Posted by Pissed-in-valve on April 08, 2002 at 17:21:15:
In Reply to: www.tuba.com posted by Sam Behar on April 07, 2002 at 21:28:48:
Our school district has gone all the rage over these horns. We buy them from the Tuba Exchange because they are an approved vendor for our purchasing dept. I doubt the tuba.com boys would like to jump throught the hoops necessary to obtain that coveted title of "approved vendor". We have bought maybe 12 to 15 of them in the last 6 years. The story is always the same: "great playing horn, blows free-er than anything else, great valve action, falls apart by 3rd period." I think many of us confuse what we think is a great horn for a performer, and what is a great horn for a student in a public school setting. That, and the price, seduced many of us (directors) into buying them for awhile. They do play very well but you have to be careful with them. The metal is even thinner than the Cervany piggies and the S-186s. That is why the brace soldering is so weak. It cheaper to re-solder than to repair a "rip" in the brass. These horns at tuba.com aren't named but the people I've exchanged electrons with all say they are St. Petes. I believe the tuba.com guys are getting these horns as they leave Russia and perhaps are getting horns that may not quite meet the mark of workmanship we in America have come to expect. That does not mean they are inferior. To the contrary, I think they may just be as good. They just don't have the "Brand Name" game going for them. Like all production horns, there are dogs and there are diamonds. As long as you can get some sort of money back agreement going you really can't lose. Try one out and see what happens.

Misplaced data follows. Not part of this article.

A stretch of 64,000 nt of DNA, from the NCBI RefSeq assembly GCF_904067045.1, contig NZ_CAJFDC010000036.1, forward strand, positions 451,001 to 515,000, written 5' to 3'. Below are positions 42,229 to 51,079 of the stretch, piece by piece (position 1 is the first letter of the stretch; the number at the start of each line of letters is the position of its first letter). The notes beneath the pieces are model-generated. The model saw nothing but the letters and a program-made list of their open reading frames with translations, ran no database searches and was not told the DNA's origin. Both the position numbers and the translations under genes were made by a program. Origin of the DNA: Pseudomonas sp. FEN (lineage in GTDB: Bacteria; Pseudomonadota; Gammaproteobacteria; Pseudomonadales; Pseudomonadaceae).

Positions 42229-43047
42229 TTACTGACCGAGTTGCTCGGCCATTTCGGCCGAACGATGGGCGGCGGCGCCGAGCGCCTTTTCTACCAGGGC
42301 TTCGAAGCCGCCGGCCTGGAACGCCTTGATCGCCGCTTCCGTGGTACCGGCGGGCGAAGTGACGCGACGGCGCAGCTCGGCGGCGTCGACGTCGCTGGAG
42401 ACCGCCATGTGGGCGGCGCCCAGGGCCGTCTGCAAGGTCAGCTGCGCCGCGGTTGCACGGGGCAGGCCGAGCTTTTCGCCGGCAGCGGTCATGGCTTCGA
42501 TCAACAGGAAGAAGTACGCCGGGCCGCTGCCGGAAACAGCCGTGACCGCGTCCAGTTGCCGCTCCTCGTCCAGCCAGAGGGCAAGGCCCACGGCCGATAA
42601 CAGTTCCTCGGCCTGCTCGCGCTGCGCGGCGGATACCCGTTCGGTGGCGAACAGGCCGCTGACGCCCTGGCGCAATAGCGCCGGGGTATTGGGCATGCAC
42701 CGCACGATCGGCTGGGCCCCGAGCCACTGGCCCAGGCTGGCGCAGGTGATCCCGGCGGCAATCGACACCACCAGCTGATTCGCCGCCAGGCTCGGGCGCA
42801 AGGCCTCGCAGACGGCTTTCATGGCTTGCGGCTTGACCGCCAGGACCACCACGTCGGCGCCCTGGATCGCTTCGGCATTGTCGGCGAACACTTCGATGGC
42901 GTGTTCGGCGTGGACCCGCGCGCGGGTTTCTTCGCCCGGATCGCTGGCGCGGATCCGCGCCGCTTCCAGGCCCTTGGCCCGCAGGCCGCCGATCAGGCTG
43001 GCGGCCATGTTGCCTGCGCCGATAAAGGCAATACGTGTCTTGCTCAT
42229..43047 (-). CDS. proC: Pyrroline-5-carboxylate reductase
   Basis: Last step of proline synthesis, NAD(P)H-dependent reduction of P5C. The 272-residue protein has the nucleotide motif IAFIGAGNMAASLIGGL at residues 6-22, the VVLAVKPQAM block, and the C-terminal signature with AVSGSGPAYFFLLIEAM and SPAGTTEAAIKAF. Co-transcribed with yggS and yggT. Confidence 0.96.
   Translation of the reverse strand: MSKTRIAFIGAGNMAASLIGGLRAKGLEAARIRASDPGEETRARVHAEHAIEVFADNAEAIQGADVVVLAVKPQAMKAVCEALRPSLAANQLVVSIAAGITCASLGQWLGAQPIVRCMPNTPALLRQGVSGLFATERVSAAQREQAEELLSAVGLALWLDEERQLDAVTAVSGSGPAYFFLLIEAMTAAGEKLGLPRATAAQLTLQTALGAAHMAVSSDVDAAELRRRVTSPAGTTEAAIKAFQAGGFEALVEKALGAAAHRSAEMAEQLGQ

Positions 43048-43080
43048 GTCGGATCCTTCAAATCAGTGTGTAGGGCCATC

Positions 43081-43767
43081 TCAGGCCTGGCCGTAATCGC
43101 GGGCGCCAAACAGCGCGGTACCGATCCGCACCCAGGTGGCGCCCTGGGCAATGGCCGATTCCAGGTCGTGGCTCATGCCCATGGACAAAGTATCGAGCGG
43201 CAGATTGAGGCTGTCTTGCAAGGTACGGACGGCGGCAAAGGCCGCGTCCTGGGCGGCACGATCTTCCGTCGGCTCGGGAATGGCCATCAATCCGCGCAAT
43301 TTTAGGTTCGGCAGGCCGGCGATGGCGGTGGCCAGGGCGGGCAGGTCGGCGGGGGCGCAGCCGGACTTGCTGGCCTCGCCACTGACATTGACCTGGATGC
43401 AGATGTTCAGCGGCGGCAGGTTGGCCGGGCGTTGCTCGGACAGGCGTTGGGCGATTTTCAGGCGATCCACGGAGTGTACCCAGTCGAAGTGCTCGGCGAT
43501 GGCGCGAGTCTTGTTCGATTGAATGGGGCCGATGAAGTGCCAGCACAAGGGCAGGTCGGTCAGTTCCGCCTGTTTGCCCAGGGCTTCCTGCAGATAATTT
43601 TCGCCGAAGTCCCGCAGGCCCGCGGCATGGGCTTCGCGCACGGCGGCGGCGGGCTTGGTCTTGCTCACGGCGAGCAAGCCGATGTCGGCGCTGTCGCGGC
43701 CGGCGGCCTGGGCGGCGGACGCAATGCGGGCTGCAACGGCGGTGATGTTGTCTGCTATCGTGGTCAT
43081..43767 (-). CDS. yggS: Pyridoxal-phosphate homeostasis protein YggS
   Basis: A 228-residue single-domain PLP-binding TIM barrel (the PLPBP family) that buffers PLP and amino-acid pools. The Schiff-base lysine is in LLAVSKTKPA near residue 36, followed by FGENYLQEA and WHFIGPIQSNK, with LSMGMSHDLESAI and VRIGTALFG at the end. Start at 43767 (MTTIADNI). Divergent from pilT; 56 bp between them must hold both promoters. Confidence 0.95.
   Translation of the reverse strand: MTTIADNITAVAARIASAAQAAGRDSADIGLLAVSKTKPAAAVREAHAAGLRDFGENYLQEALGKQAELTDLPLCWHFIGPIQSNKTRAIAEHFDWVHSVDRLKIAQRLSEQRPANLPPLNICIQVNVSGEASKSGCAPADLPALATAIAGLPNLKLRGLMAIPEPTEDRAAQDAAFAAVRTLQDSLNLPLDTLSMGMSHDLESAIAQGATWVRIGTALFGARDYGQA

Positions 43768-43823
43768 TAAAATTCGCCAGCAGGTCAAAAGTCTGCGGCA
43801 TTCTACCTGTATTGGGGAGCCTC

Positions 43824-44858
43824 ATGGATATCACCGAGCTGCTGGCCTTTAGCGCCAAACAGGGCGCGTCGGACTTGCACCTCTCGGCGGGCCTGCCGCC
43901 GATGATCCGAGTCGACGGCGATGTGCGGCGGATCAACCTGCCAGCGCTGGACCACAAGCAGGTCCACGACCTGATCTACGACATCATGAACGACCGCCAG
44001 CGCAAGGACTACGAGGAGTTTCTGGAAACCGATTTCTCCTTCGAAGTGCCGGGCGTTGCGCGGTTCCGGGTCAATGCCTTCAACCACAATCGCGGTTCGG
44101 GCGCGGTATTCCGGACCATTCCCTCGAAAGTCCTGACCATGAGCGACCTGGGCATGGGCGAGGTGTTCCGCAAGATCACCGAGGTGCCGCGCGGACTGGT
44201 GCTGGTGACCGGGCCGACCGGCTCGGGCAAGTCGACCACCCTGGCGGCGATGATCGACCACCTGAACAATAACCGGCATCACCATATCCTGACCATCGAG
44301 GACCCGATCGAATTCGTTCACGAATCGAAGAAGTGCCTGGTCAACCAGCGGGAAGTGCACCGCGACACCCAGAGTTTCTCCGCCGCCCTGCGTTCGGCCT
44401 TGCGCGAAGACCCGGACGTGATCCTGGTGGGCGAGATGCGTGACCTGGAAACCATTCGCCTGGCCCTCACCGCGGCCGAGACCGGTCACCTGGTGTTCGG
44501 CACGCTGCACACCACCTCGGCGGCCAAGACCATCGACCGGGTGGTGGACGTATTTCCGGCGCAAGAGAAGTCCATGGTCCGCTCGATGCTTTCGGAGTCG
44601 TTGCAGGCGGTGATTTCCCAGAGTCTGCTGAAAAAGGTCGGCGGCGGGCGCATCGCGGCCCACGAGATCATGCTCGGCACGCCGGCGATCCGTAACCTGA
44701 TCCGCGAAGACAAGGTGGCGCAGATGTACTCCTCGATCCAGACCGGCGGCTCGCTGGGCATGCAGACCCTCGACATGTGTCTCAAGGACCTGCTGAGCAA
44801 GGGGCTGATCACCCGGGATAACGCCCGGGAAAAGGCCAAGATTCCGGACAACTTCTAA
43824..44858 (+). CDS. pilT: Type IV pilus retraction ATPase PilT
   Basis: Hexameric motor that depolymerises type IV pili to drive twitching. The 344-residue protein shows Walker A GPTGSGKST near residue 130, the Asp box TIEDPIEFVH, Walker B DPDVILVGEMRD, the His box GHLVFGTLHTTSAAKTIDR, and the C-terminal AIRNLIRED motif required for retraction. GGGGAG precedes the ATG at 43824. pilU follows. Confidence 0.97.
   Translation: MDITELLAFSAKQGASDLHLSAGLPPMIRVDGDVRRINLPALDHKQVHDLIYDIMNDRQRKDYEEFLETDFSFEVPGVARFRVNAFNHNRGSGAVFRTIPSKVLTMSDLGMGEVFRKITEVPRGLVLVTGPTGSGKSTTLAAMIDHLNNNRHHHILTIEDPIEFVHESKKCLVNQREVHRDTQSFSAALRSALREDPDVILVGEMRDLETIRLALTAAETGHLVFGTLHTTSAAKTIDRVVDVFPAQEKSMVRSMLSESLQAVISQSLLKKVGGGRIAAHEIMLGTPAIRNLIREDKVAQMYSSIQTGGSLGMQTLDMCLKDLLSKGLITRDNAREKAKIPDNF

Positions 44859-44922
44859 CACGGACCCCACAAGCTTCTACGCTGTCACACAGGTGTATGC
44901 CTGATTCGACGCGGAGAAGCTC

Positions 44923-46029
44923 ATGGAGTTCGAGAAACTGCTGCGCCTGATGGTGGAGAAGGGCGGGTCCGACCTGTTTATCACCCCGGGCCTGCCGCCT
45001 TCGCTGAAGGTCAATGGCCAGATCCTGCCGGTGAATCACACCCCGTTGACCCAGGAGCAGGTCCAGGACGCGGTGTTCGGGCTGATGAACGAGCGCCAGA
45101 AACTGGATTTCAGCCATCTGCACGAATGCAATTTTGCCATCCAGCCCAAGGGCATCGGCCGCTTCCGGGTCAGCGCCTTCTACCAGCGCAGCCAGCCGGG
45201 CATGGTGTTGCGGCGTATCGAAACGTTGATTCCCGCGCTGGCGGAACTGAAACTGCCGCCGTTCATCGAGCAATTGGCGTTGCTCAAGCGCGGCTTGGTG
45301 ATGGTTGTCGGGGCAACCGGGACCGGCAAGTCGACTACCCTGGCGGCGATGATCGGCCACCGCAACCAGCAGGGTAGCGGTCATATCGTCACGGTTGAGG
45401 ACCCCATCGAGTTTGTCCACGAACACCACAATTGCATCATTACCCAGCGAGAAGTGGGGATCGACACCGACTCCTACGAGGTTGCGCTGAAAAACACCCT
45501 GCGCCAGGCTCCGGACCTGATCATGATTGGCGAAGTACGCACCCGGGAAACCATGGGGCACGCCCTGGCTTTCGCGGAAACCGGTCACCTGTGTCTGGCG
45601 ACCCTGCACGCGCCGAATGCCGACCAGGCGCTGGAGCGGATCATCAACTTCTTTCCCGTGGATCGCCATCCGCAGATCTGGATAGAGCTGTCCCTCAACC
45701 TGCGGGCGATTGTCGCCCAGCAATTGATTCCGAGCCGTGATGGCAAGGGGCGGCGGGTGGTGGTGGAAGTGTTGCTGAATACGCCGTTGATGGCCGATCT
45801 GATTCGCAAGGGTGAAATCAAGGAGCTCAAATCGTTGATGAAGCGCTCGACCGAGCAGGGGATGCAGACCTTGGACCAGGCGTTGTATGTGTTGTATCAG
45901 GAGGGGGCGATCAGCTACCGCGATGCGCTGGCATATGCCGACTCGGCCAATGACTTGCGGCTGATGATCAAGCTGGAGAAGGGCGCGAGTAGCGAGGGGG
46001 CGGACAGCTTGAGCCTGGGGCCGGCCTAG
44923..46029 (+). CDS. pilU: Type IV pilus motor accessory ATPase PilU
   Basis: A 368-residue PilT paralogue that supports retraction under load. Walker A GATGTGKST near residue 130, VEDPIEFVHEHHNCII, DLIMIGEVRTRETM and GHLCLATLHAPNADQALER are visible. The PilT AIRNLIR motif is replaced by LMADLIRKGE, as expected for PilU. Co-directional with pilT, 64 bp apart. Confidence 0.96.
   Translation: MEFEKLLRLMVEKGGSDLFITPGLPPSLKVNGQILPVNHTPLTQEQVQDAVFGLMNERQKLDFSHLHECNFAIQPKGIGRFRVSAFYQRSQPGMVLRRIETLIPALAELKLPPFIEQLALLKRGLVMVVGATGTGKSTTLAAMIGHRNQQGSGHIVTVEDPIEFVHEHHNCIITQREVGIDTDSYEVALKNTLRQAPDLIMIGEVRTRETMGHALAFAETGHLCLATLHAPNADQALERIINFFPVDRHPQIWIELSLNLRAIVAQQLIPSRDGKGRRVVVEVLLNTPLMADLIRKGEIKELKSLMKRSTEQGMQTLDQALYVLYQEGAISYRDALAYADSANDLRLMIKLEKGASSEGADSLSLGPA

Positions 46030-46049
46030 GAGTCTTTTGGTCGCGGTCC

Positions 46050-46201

Play low-play deep